Wednesday, May 21, 2008

Why Renaissance Typography Is Awesome Sometimes

















The "Descending" or "Long S" is ubiquitous in Renaissance publications; a holdover from Carolingian minuscule handwriting and black letter print. Usually, it just makes reading original texts a bit more difficult, but on rare occasions, when you least expect it, the EEBO Gods will give you a spectacular typographical gift. Therefore, I give you examples of the "long s" paired with variations of the totally innocent word "suck." The results -- outstanding.

I, for one, can't wait to "fuck the abundance of the seas." Can you? And even though it was common to begin words starting with "s" like this well into the 17th century, you know that the typesetters had to have known what they were doing. (Try as I might, I couldn't find the line about the "sucking babe" that began my obsession with the long s, but I remember it made me laugh out loud. In a library. As I was looking at EEBO. It was awesome and depressing all at the same time. At that moment, I came up with this hilarious and soon to be popular insult: "SUCK YOU! WITH A LONG 'S'!" (Man, I'm funny.) I'll leave you with an awesome Shakespearian example:

Whoa, Friar Laurence, slow down! You're a man of the cloth, for Christ's sake!

12 comments:

Liza said...

There's a glorious one in the First Folio: "A Knot you are, of damn├ęd Blood-Fuckers."

(I loue thy Blog well i'faith. It doth not fuck.)

BLAKE said...

flat stanley loves lol manuscripts and his name begins with a long S!

tjarrett said...

Whatever you do, do not Google sucking babe. Oh my flipping goodness. Here I was thinking I would find some nice archaic manuscripts....

Lea said...

I have posted a couple of instances of this wonderful phenomenon here. It's one of those things that will never stop being funny.

Kate said...

You just made me laugh out loud at work, which is even worse than in a library because explaining the bloud-fucking Cavaliers to my other cubicle mates is, um, awkward.

Love the blog. I get all excited when I see a new post in my feed reader .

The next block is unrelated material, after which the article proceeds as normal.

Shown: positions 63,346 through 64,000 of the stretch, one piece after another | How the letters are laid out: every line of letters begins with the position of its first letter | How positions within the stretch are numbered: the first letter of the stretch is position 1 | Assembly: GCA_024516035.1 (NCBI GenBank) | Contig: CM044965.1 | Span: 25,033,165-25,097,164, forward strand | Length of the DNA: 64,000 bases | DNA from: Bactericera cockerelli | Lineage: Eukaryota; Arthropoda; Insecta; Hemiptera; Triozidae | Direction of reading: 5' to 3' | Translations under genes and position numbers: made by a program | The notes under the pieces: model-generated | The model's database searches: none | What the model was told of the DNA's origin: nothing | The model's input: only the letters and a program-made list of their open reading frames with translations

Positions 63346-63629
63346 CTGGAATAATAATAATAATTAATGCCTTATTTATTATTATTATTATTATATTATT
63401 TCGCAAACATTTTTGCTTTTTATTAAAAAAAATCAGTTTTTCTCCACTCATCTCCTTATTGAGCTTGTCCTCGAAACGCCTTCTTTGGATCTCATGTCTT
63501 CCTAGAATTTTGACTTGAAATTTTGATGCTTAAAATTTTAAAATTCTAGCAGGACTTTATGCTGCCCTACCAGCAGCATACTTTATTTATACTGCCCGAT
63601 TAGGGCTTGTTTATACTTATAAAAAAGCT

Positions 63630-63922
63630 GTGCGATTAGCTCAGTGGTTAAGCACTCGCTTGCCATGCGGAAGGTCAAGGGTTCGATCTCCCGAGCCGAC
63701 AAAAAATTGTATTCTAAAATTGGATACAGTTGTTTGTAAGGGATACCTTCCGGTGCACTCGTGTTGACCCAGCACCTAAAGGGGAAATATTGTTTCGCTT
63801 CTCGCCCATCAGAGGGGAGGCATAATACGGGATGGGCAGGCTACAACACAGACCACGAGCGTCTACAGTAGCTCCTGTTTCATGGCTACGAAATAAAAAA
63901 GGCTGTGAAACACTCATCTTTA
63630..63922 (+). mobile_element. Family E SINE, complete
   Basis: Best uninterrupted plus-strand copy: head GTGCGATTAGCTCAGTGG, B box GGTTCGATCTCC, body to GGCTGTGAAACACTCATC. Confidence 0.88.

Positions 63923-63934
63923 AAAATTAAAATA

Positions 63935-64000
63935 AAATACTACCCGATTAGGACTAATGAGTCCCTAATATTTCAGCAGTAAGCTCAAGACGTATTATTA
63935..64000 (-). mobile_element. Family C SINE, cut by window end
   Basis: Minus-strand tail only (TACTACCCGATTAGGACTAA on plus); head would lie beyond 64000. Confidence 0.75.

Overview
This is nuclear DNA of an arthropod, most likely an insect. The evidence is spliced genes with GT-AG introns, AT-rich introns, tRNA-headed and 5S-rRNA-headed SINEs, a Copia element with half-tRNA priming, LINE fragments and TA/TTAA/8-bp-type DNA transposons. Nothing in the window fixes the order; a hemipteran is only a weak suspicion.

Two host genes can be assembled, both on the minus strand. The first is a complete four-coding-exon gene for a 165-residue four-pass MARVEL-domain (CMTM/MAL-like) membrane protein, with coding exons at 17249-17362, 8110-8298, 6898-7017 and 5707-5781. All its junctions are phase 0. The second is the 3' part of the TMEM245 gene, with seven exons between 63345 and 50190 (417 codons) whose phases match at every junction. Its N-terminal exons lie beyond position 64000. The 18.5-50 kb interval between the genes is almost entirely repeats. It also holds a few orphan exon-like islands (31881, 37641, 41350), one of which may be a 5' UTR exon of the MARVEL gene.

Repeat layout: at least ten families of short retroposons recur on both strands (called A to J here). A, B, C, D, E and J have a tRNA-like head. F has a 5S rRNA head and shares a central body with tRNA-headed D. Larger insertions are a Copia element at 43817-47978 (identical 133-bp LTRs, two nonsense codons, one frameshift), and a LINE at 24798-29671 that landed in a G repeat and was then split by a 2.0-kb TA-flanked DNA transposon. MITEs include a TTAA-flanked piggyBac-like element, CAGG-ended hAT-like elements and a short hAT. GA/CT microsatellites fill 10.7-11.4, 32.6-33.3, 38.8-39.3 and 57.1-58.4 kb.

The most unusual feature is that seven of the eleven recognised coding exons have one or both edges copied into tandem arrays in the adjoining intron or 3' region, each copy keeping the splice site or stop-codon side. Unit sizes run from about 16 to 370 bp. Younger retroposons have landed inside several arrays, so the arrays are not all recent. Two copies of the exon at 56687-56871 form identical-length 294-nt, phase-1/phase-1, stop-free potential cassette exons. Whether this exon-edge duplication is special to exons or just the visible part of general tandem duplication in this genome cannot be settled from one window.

Sarah Redmond said...

In Henry IV Part I, Falstaff has a line about "a rabbit-sucker" that I really wanted to find, but those damn quartos don't have acts and scenes.

Oh Falftaff!

danielle said...

I printed it out for Susie...thought of bringing it down to the other end of the office to show off--cause it's awesome (and awesome is in a sing-song voice).

Lea said...

I found the Falstaff rabbit-fucker line!

Here it is.

Here is an alternate image from the Folio which is funnier because it's all on one line.

Mdb said...

Yup, I've been making this point in teaching Donne's "The Flea" for a while now: "It suck'd me first, and now sucks thee, / And in this flea our two bloods mingled be." Like Donne didn't know what he was doing...

Sarah Redmond said...

Oh fhakefpeare! I don't know which is worse: A rabbit-sucker or rabbit-fucker. (just kidding...bestiality is much worse than putting things in your mouth and/or breastfeeding them).

And I had forgotten about "The Flea"! Now I want to start a Database called "Early Modern Examples of the Long S that accidentally spell the word Fuck." It will change the face of scholarship.

goclenius said...

You forgot “where the bee ſucks, there ſuck I”. Somewhere I have actually seen the ambiguity of this line (in old style typography) seriously discussed by a Shakespeare scholar.

Elizabeth said...

Your blog may be the most awesome thing I've found on the web in a long time. Thanks for the Renaissance highjinks. Keep 'em coming.